The lights hanging in the trees are in a little park in Crystal City, and the glowing facades are a portrait of M Street at night. We could build every neighborhood and community in America with this sort of interest in neighborliness, community spirit, and beauty.

Electric bikes and landmarks

Earlier this month a friend from Philadelphia visited town. Late one night he had the idea to hop on JUMP bikes and take in the National Mall and surrounding landmarks. He had seen the monuments before, but he hadn’t experienced an electric bike—so combining the two experiences seemed as good a way as any to make his first electric bike experience a particularly memorable one. It was a cold ride, but a beautiful one. We had almost every scene to ourselves:

A few European visitors were leaving the Jefferson Memorial as we arrived and set our bikes down for a bit.

First snow in Georgetown

It snowed in Washington on Thursday, unusually early for mid-November when we’re still hypothetically enjoying autumn. I worked from my apartment that morning, as the roads had something like a quarter inch of accumulation and slush on them. It was good to look out my window and see snow on the pavement. Here’s a scene from N and Wisconsin I shot as I waited for an Uber:

And scenes from along Wisconsin from around noon that day, along with a night scene as I made my way home after attending Leah Libresco’s Catholic Information Center talk.

Near BWI Amtrak Station

I flew into BWI airport recently, and found myself early in the morning waiting at the nearby BWI Amtrak Station to catch a train back into Washington. On the southbound side of the tracks there is this beautiful patch of forest:

I can’t tell whether “Stony Run” on the map refers to this patch of forest, or specifically to the little creek flowing through it. It was a gift to be able to do a work call, review emails, etc. in this place.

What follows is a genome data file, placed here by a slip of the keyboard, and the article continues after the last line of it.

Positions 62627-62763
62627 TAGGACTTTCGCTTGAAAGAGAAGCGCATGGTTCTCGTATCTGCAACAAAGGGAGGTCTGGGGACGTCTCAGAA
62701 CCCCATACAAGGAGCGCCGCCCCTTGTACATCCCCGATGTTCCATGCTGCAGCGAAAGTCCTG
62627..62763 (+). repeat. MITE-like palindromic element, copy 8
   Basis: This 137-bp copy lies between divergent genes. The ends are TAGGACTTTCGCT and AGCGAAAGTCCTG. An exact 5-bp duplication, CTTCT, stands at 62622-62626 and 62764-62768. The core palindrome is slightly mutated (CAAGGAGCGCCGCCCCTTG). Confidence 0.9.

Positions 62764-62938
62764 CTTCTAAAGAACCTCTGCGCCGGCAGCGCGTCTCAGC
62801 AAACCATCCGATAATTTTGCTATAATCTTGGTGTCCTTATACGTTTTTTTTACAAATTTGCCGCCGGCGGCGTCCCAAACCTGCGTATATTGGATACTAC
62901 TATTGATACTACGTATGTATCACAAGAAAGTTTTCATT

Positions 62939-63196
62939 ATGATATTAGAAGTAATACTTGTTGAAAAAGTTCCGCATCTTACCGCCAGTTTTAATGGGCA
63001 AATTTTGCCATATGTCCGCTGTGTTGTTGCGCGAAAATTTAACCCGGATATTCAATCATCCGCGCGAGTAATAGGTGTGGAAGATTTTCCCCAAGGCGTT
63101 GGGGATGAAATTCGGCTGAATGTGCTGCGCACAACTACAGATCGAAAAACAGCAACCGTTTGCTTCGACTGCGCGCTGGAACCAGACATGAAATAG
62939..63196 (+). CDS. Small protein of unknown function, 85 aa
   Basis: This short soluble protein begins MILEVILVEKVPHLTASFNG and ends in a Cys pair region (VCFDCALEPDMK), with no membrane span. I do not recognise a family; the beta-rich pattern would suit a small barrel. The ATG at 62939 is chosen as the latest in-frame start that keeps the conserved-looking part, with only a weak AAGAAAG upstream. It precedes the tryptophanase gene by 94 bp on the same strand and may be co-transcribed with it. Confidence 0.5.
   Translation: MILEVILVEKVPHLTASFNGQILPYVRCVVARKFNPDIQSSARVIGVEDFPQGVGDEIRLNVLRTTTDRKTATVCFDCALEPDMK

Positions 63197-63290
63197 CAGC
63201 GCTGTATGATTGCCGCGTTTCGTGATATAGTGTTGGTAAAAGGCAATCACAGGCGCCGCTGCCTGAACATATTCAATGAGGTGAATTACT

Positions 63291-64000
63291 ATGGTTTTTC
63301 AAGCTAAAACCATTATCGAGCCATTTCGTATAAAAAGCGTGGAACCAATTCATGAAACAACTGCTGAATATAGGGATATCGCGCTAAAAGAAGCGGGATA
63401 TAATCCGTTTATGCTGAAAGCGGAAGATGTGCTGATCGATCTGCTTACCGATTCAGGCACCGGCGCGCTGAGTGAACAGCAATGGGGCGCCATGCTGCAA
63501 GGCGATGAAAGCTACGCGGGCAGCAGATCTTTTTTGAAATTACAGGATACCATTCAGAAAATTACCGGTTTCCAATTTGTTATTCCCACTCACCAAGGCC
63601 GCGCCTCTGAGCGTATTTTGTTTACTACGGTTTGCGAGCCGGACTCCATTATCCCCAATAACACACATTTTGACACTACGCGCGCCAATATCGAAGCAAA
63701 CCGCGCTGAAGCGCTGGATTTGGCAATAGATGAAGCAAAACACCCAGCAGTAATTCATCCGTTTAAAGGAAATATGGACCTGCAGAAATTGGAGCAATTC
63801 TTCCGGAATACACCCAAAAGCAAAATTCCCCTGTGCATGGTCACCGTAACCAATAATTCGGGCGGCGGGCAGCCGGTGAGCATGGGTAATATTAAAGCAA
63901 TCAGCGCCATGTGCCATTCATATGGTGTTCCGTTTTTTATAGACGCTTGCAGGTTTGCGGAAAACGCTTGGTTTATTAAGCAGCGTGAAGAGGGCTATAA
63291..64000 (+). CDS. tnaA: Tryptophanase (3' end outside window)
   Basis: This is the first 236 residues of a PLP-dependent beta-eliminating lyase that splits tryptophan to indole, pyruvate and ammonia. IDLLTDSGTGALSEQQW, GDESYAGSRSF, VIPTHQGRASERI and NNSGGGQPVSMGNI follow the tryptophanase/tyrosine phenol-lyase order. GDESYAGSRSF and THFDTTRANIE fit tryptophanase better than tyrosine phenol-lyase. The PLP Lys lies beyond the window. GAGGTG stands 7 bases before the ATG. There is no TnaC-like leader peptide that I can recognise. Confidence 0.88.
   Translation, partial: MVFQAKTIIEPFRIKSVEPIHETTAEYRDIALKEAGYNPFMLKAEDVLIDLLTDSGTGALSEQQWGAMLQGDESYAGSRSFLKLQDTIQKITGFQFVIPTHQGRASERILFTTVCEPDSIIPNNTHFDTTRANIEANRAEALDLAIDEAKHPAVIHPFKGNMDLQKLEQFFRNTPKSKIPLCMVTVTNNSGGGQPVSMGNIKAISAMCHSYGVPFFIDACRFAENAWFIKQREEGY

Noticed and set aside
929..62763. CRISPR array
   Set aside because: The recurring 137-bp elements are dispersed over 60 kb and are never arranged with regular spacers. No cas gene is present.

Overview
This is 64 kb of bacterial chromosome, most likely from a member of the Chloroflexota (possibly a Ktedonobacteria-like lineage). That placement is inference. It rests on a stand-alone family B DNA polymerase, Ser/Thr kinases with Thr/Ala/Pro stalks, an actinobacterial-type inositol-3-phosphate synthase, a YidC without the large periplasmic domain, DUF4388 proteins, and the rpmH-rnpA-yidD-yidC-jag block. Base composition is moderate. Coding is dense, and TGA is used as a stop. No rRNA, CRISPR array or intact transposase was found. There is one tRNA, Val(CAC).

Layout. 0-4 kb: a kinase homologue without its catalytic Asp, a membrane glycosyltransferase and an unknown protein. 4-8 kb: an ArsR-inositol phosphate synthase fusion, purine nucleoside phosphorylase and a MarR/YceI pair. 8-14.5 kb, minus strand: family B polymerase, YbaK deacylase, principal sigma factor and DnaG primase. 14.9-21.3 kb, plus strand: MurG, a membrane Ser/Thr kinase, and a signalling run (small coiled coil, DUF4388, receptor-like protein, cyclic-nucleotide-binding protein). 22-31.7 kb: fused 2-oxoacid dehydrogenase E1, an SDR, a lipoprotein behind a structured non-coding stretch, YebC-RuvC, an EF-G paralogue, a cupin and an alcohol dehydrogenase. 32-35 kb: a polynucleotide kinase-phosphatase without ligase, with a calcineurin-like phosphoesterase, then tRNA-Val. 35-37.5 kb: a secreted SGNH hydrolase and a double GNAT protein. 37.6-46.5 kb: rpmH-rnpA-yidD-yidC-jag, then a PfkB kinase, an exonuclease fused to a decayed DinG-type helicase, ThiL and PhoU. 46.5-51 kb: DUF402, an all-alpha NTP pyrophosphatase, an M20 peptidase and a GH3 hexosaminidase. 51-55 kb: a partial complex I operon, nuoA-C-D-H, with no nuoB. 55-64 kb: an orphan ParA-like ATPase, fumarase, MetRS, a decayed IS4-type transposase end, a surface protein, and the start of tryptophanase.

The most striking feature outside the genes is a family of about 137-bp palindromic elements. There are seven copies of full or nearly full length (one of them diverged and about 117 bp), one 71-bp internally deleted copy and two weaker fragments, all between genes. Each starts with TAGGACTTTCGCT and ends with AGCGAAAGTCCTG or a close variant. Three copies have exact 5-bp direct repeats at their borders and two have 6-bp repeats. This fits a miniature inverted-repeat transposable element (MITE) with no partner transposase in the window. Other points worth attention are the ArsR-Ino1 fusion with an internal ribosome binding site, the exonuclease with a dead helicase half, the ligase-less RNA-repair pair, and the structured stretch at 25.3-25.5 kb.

‘What do I do privately that I could do publicly?’

As I was leaving Arlington this evening I decided, despite the wet and slushy weather, to Uber to K Street for Leah Libresco’s talk on her book, “Building the Benedict Option,” at the Catholic Information Center.

I remember when she shared that she was writing this as a sort of practical manual for implementing Rod Dreher’s “The Benedict Option”, and so it was great to see the book in print last night.

Libresco lives with her husband in New York, and spoke about that experience as an entree to her book. How does a Christian cultivate and be a part of good community in a place like that? How do we do it anywhere? In a time when our devices only sometimes genuinely connect us, how do we really connect? Working together, eating together, praying together, in the simple presence of others—that’s a way to start living a better way. Asking “What do I do alone that I could do with other people?” is a way to start that Libresco spoke about. Another is, “What do I do privately that I could do publicly?”

Here’s the CIC’s background on the book:

Building the Benedict Option is a combination spiritual memoir and practical handbook for Christians who want to build communities of prayer, socialization, and evangelization in the places where they live and work.